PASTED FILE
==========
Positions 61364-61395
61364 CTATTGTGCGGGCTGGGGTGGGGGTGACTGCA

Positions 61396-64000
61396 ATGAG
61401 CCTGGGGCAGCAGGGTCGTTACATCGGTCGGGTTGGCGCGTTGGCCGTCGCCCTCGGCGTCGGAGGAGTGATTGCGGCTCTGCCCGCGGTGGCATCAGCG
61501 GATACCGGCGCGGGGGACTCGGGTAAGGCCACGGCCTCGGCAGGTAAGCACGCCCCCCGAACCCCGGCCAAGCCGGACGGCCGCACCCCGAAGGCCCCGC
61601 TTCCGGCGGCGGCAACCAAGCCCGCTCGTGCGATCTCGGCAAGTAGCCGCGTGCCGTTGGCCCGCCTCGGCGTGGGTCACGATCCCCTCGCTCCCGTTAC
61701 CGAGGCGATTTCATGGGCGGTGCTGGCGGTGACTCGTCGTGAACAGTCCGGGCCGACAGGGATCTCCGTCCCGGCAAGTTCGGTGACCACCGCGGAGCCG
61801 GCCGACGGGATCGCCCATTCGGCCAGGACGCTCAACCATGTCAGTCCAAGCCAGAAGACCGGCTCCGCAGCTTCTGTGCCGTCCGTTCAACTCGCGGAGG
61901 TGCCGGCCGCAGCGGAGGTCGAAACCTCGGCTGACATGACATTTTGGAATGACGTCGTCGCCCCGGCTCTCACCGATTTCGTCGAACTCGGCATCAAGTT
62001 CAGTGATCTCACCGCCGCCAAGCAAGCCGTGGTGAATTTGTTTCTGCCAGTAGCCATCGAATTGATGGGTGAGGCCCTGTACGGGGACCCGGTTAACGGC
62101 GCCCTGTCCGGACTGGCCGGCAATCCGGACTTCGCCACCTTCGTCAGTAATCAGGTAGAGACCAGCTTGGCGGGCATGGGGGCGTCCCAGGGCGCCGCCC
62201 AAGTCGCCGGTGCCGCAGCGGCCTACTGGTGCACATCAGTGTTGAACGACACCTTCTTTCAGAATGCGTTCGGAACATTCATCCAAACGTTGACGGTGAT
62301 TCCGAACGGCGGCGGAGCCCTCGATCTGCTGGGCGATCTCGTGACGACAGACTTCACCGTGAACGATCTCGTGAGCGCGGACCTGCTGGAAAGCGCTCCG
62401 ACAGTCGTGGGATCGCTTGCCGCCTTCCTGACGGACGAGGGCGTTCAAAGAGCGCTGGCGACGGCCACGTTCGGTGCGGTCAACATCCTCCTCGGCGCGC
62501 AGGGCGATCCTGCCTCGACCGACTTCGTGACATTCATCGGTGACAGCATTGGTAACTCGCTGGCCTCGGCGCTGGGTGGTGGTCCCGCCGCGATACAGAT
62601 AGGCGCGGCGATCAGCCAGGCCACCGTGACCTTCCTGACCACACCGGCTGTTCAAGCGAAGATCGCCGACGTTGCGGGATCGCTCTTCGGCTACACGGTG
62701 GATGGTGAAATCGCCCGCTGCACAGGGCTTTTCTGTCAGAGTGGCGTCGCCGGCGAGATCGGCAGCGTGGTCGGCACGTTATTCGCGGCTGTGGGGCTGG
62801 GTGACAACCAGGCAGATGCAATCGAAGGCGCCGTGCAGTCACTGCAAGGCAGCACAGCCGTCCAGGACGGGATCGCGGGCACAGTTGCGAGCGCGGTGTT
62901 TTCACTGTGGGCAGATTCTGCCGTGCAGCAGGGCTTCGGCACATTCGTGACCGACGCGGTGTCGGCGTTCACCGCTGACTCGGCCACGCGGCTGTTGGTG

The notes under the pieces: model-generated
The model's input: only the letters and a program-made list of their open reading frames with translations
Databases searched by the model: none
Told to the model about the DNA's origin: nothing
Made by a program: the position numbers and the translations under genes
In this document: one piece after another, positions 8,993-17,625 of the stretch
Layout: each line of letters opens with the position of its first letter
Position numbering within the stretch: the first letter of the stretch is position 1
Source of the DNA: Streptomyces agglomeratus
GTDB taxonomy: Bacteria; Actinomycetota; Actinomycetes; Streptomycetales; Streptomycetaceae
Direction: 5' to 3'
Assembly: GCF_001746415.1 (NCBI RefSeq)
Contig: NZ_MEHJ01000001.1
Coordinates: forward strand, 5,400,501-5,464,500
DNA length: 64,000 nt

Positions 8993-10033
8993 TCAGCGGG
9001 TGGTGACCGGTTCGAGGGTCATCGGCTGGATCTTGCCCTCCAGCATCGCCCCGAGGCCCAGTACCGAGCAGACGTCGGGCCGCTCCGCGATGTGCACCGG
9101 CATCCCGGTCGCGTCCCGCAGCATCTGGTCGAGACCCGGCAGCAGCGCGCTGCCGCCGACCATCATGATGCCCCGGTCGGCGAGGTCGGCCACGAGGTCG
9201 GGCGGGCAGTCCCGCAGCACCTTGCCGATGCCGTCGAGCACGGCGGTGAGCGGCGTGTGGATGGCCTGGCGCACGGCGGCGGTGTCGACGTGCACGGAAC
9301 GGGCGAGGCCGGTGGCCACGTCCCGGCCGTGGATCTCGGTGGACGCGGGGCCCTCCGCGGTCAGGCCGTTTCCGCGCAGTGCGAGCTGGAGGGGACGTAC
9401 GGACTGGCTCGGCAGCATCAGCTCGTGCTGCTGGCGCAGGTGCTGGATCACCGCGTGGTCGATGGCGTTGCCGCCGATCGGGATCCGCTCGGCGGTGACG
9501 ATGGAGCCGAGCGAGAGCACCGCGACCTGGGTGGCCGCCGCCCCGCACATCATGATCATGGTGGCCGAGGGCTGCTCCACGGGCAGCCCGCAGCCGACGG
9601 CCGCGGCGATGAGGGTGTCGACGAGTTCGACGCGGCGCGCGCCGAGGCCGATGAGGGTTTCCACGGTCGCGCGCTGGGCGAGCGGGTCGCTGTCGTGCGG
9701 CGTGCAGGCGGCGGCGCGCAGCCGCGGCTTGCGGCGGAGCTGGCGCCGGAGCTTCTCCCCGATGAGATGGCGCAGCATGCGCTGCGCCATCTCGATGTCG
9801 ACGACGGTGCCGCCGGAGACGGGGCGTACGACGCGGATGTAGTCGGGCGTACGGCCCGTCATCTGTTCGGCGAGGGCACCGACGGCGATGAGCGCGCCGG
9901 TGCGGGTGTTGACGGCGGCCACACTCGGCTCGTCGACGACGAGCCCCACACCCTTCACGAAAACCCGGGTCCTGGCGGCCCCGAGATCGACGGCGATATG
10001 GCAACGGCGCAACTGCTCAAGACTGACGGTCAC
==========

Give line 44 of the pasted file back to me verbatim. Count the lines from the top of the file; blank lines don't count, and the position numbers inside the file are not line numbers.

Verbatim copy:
9601 CCGCGGCGATGAGGGTGTCGACGAGTTCGACGCGGCGCGCGCCGAGGCCGATGAGGGTTTCCACGGTCGCGCGCTGGGCGAGCGGGTCGCTGTCGTGCGG